You are in such a unique position to share this story, and I loved hearing about CODAs (and GODAs to some extent) living partially in the d/Deaf world. How can society, as a larger entity, connect with the Deaf community and make the world more accessible?

Thank you! It’s a complicated position to be in, but I think we all find ourselves on the fringes of worlds in some ways, and I hoped that would resonate with others.

I think that’s such a good (and tricky) question. Accessibility is so vital and some of the changes needed are at the macro/institutional level. I think most d/Deaf people would say that greater accessibility is needed in all aspects of public life, especially in relation to access to information and entertainment. Outside of emergency broadcasts, very little news and media is Auslan interpreted. There are also ongoing issues with captioning too. We really need changes to laws and a meaningful commitment from media platforms to make access more widespread.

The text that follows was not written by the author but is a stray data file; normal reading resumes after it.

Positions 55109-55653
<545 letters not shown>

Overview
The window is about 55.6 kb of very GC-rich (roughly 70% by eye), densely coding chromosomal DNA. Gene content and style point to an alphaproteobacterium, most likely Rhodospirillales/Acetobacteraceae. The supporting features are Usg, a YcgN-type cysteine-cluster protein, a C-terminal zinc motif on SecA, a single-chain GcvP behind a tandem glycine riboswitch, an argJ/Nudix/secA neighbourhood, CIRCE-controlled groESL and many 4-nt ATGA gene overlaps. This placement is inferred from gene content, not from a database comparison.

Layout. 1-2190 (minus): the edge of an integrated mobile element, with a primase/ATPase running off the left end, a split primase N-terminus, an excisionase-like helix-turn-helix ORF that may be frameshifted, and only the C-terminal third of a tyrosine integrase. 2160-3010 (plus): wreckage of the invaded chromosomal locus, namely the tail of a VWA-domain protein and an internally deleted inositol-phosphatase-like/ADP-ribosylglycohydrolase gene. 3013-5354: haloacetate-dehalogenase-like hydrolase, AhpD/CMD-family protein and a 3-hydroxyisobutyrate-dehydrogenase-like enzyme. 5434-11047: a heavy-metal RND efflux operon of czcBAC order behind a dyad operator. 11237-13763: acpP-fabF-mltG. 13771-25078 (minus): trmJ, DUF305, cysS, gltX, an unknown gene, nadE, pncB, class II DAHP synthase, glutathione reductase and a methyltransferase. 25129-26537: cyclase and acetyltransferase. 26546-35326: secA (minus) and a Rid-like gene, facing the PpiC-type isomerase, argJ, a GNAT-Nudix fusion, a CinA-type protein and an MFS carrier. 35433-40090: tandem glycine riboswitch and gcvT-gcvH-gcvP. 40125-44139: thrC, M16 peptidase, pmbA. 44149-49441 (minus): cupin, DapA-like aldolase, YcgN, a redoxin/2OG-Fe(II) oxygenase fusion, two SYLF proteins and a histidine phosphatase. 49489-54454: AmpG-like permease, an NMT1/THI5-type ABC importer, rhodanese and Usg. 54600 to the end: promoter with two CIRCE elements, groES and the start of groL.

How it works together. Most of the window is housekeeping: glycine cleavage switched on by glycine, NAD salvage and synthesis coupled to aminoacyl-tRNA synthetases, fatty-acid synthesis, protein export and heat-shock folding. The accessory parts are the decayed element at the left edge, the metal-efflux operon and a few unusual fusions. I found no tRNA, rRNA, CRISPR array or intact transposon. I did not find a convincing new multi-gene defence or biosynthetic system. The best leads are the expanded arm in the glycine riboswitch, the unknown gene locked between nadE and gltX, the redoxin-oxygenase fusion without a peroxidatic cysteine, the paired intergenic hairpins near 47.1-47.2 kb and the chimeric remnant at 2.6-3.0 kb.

At the micro level, I think that learning to sign or reading about d/Deaf history can go a long way. Being able to understand and produce even a few basic signs can make such a difference to the everyday lives of d/Deaf people.

Do you think schools should be teaching Auslan?

Definitely. It’s such a rich language and there’s so much scope for it to be taught in Australian schools, especially now that we have a national curriculum for Auslan.  I’d love to see the language be treated like a national treasure – something that has originated here and endured and survived so much.

I also think it’s so important that d/Deaf people are involved in implementing and teaching these programs.